I look forward to the time when the US and Israel will be seen (and their peoples see them) as regular parts of the world of nations and not as exceptional (and therefore entitled to special treatment).


#25

Should be noted that Ban “caved” in not because of personal benefits, but out of concern for the many children "already at risk in Palestine, South Sudan, Syria, Yemen and so many other places would fall further into despair.”

So in this case we can see he’s a good man, not a “corrupted” one (though he could be unwise).

As for placing more power in the hands of a group, well, that’s not necessarily going to guarantee absence of corruption. Corruption of entire groups of people is precisely what Americans are up against today, and why Sanders is fighting so hard against it politically. If the executive, legislative, and judiciary branches of government could be bribed to support the 1%, what’s so special about placing power in a group or groups? Today the two political parties that run the nation are seen as being totally corrupt! The solution probably lies in laws that restrict power not only to any individual, but also institutions, groups, etc. In short, more oversights, more democracy in every organization. The problem is structural, systemic.


#26

I don't disagree with your analysis.

I would add though that even in groups such as political parties inordinate power is vested in single individuals. A consequence is that they are more easily influenced (I'll say that instead of corrupted) by power than a group of people making a decision.

Agreed though that groups of people can be influenced/corrupted too, especially the further removed they are from answered to the people. Take the EU for example: the "representatives" that govern in Brussels were not elected by the people. Hence, they are easily influenced by the power of the corporate elite to make decisions for then entire group that no individual country would make.


#28

Not sure why you are asking me the two rhetorical question at the end of paragraph one.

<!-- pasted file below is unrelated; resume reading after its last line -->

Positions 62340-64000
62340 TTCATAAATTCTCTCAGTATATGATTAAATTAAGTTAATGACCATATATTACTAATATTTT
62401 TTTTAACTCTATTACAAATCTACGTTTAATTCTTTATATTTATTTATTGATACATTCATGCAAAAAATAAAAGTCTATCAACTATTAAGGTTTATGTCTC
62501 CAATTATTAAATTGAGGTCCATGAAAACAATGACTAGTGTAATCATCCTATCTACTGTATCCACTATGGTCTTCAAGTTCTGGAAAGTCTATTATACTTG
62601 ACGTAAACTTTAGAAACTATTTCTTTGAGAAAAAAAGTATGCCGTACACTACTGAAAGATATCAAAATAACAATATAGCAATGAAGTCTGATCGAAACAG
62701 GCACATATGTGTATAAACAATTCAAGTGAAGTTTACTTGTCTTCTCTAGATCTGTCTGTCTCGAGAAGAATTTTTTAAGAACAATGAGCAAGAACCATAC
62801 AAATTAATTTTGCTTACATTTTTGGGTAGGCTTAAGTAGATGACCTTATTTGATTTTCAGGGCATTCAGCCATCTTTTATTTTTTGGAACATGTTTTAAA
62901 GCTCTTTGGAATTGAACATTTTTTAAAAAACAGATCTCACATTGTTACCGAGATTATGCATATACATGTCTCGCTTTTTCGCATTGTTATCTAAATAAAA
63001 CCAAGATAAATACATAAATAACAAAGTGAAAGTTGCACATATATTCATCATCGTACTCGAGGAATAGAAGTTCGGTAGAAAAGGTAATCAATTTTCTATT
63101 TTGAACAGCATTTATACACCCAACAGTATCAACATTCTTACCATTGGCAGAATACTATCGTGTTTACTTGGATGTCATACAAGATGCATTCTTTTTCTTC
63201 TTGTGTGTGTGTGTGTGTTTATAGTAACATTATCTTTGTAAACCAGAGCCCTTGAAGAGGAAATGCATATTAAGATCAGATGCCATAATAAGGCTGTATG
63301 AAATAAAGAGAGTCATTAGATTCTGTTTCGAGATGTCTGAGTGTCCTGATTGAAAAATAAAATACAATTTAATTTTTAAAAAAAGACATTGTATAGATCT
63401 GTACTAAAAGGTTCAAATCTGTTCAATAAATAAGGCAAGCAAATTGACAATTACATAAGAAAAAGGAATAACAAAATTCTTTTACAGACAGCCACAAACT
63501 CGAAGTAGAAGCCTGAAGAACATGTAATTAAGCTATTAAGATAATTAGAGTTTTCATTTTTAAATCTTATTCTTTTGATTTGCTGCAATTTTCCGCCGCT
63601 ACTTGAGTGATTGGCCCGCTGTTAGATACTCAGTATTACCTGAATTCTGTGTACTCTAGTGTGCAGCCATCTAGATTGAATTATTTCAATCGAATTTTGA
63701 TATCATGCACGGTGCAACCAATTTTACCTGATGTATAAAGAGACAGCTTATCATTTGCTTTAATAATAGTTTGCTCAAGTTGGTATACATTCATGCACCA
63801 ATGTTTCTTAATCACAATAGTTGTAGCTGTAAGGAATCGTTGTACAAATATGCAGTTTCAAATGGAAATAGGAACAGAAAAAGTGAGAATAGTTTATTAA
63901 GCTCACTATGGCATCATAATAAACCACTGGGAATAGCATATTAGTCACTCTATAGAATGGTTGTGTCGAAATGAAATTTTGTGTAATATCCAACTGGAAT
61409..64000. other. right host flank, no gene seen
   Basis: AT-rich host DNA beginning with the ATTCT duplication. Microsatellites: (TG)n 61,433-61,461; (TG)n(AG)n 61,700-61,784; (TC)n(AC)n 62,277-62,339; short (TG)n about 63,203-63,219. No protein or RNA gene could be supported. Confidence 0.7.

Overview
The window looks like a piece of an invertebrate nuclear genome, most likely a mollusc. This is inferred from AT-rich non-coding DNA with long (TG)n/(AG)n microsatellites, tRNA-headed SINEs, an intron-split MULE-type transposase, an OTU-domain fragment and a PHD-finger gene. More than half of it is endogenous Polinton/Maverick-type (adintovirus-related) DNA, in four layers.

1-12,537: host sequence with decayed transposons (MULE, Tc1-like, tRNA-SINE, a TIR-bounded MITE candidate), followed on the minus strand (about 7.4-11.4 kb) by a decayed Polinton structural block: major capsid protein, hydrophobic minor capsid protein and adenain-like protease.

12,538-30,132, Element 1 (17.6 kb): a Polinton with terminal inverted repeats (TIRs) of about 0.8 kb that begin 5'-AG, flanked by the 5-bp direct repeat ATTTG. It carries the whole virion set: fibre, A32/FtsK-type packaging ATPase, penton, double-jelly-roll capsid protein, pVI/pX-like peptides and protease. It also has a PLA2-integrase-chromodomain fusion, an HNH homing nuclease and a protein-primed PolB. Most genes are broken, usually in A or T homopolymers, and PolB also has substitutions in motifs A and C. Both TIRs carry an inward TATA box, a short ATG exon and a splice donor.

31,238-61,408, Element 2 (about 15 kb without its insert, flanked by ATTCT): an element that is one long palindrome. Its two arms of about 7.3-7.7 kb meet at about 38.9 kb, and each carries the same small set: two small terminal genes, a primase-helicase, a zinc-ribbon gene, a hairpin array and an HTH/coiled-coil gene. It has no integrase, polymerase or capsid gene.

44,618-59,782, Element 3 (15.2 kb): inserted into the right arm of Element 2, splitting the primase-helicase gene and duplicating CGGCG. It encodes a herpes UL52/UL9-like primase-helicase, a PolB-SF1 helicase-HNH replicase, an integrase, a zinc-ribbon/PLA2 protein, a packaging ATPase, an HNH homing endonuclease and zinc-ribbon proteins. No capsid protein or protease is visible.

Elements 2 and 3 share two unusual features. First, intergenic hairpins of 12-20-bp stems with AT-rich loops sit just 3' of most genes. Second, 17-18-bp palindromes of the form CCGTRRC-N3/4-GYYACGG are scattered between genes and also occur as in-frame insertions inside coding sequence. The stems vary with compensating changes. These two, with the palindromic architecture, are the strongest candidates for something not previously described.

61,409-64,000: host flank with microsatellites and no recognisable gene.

I was answering your implied assertion that Obama wasn't worse on civil and human rights "than Reagan, Clinton, or BushCo", and gave a good argument for it including having pushed for and and signed the NDAA provision that allows for the first time indefinite detention of US citizens by the US military on US soil, and the transport of such person out of country.

Sorry, that didn't happen under either Bush, Clinton, or Reagan. It is clearly a ratcheting UP of executive power.

Am I arguing that the other Presidents in question didn't do their share of violating "civil and human rights"?

Of course not. I gave a specific example where Obama actually was 100% worse than those other Presidents.

I also cited the FACT that Obama has worked hard via prosecution of whistleblowers (where he is clearly the worst) and otherwise, to protect the Bush Administration from criminal prosecution or even investigation into war crimes, including torture. Effectively, given this fact, Obama is even worse on this count because he effectively conspired in the those violations of human rights, by intentionally ensuring those crimes would go unpunished.

Equating the NDAA with Bush's renditions and kidnappings related to the aftermath of the 9/11 false flag event are apples and oranges. Obama stepped in, and pretended to end the renditions, but the actual law states otherwise that renditions can be ongoing. What the NDAA does is uniquely Obama's doing, and it is a worse act than his predecessors regarding the change in law that the NDAA affects.

Anyway, not trying to start a contentious argument, but rather trying to clarify the point I was making.

Of course, the rest of the Presidents engaged in criminal acts. The Obama Administration has engaged in those same criminal acts and piled on a bunch of other things that are actually even more insidious because they amount to codifying torture by the CIA and the Pentagon, codifying the US Military to detain US citizens, codifying the mass surveillance of US citizens, and the list of unique Obama acts piling on is long.

THAT is my point.


#30

I was clarifying my argument, that you had countered. Thanks for the clarification that you agreed with me all along.